Coronavirus NewsL Young adults flocking to the suburbs to childhood homes

MONTCLAIR, New Jersey (WABC) -- One trend that's spiked during the coronavirus pandemic is the escape to suburbia... It's especially true for young adults returning to their childhood homes in the New York metro area.

"Some of its practical. A lot of young adults live in small apartments, they have roommates and it's very tight quarters," said retired psychologist Kitty Culina Bessey. "In the city, it's just harder with grocery shopping, harder just not being able to have outdoor space."

Recently, Bessey knows a little Mother Nature can provide important nurturing at times like these.

"We are all living with a background stress level, a loss of control, the unpredictability, the anxiety, and just sadness and frustration. said Bessey. "To be able to go outside there's a sameness and a familiarity, the same trees in your yard are blooming, the daffodils are out."

Bessey's 24-year-old daughter Katherine, who resides in Manhattan, has been home for over two weeks after fleeing the city when the shutdown was ordered.

"It's been good so far. A lot of good food, good cooking. A lot less seamless," said Katherine. "Honestly it's been better than I expected."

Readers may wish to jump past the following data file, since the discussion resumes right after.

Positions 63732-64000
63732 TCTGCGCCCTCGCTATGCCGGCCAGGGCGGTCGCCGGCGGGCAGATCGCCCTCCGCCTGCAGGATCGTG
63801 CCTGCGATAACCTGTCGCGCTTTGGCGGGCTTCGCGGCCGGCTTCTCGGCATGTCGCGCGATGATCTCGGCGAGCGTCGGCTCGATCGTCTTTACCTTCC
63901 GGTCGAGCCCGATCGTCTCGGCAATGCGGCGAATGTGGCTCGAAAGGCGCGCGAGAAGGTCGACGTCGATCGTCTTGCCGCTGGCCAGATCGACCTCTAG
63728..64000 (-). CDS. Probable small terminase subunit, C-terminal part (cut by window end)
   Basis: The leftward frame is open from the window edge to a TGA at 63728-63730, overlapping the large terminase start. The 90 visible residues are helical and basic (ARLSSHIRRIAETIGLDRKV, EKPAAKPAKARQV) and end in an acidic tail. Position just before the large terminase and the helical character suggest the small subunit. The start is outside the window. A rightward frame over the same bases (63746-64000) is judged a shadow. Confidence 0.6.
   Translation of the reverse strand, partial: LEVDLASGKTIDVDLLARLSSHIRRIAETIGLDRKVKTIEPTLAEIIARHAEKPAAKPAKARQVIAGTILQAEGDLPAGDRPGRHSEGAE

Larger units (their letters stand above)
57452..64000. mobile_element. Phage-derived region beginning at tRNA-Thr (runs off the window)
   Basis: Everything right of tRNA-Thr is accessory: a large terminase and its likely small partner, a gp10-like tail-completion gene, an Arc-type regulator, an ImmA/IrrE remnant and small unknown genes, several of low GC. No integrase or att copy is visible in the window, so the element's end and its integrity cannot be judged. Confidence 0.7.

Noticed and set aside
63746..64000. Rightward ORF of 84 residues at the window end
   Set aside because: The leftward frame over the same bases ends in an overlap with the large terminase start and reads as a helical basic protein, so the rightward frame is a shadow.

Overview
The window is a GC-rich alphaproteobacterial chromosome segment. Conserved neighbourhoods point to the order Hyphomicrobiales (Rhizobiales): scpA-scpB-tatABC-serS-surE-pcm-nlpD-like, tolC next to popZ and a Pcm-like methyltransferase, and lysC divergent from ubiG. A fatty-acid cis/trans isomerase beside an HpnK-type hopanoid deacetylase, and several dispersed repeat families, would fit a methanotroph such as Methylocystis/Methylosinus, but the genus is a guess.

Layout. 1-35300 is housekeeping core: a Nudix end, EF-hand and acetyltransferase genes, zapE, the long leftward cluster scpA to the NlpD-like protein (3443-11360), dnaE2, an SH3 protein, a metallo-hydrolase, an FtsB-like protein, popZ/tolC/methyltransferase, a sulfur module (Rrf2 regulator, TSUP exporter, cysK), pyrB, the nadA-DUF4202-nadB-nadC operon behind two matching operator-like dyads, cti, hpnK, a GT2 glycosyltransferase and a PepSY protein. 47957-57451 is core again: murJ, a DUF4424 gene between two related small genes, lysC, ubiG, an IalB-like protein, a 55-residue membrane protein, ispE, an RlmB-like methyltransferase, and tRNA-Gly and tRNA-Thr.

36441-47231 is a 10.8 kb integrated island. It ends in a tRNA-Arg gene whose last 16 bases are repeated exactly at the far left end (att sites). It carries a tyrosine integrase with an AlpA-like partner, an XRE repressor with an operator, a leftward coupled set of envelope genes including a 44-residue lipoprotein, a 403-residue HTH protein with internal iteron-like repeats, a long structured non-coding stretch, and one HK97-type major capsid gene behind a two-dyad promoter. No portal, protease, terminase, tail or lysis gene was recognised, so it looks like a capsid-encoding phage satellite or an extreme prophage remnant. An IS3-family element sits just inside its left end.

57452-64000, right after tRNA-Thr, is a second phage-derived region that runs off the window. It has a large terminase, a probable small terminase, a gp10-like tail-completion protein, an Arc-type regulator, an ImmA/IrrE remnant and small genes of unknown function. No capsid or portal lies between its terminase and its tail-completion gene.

For once empty-nesters, it's an adjustment too but for the most part a welcome one...

"We went from the two of us to five adults and two dogs. We've got my husband and myself, my 25-year-old and his girlfriend, and my daughter, Olivia, who is a junior in college," said Cordelia Bowe Rivera. "I'm thankful every day. Every morning I wake up and I think, thank God that everyone is in this under one roof."

Rivera's son, Austin, fled the Lower East Side of Manhattan to work from home at his childhood home.

"The main motivation was not being trapped in that tiny apartment," said Austin. "I feel less exposed to the coronavirus here too."

Rivera's daughter, Olivia, was forced to return from studying aboard in Spain.

"I started to get nervous and scared and had a feeling we were going to be sent home," said Olivia. "I feel safe and comfortable and happy to be with my family during this time."

Bessey was able to provide some tips for navigating and making the most of this new family dynamic.

1) Respect Privacy

"Being able to be sensitive to have private phone calls with friends for everyone, where you can shut a door and know people will leave you alone," said Bessey.

2) Be Forgiving

"Just take a breath and move on and try to practice flexibility or forgiveness on those little moments," said Bessey. "Families - in times of stress - go back to old patterns and annoy each other."

Know it's Temporary

"When we're in the midst of it, it feels like it will go on forever and it will go on," said Bessey. "There will be a period that we're going to look back on this with hopefully see a sense of pride in ourselves and families and friends in a difficult time we cam together, we helped each other as best we could."



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